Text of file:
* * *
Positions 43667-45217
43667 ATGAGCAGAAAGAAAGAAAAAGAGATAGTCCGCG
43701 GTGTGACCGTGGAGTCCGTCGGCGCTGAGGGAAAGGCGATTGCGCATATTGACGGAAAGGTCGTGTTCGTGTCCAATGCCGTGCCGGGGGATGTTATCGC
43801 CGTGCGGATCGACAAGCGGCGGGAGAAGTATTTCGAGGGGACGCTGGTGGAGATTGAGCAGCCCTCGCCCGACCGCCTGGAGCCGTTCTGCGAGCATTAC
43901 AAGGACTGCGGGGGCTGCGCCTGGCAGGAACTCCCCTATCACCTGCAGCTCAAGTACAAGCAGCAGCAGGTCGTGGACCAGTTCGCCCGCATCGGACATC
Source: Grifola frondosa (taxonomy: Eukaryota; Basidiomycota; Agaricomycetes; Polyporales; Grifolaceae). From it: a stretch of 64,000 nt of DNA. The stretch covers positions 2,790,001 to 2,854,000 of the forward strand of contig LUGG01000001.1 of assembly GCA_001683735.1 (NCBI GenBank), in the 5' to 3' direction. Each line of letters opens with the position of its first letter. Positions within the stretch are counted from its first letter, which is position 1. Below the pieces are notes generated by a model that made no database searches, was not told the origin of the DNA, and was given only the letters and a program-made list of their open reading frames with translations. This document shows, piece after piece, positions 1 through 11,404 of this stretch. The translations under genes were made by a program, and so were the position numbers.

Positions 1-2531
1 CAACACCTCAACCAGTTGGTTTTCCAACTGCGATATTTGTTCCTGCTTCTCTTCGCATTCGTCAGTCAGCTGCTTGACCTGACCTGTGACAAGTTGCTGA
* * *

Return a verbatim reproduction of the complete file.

Positions 43667-45217
43667 ATGAGCAGAAAGAAAGAAAAAGAGATAGTCCGCG
43701 GTGTGACCGTGGAGTCCGTCGGCGCTGAGGGAAAGGCGATTGCGCATATTGACGGAAAGGTCGTGTTCGTGTCCAATGCCGTGCCGGGGGATGTTATCGC
43801 CGTGCGGATCGACAAGCGGCGGGAGAAGTATTTCGAGGGGACGCTGGTGGAGATTGAGCAGCCCTCGCCCGACCGCCTGGAGCCGTTCTGCGAGCATTAC
43901 AAGGACTGCGGGGGCTGCGCCTGGCAGGAACTCCCCTATCACCTGCAGCTCAAGTACAAGCAGCAGCAGGTCGTGGACCAGTTCGCCCGCATCGGACATC
Source: Grifola frondosa (taxonomy: Eukaryota; Basidiomycota; Agaricomycetes; Polyporales; Grifolaceae). From it: a stretch of 64,000 nt of DNA. The stretch covers positions 2,790,001 to 2,854,000 of the forward strand of contig LUGG01000001.1 of assembly GCA_001683735.1 (NCBI GenBank), in the 5' to 3' direction. Each line of letters opens with the position of its first letter. Positions within the stretch are counted from its first letter, which is position 1. Below the pieces are notes generated by a model that made no database searches, was not told the origin of the DNA, and was given only the letters and a program-made list of their open reading frames with translations. This document shows, piece after piece, positions 1 through 11,404 of this stretch. The translations under genes were made by a program, and so were the position numbers.

Positions 1-2531
1 CAACACCTCAACCAGTTGGTTTTCCAACTGCGATATTTGTTCCTGCTTCTCTTCGCATTCGTCAGTCAGCTGCTTGACCTGACCTGTGACAAGTTGCTGA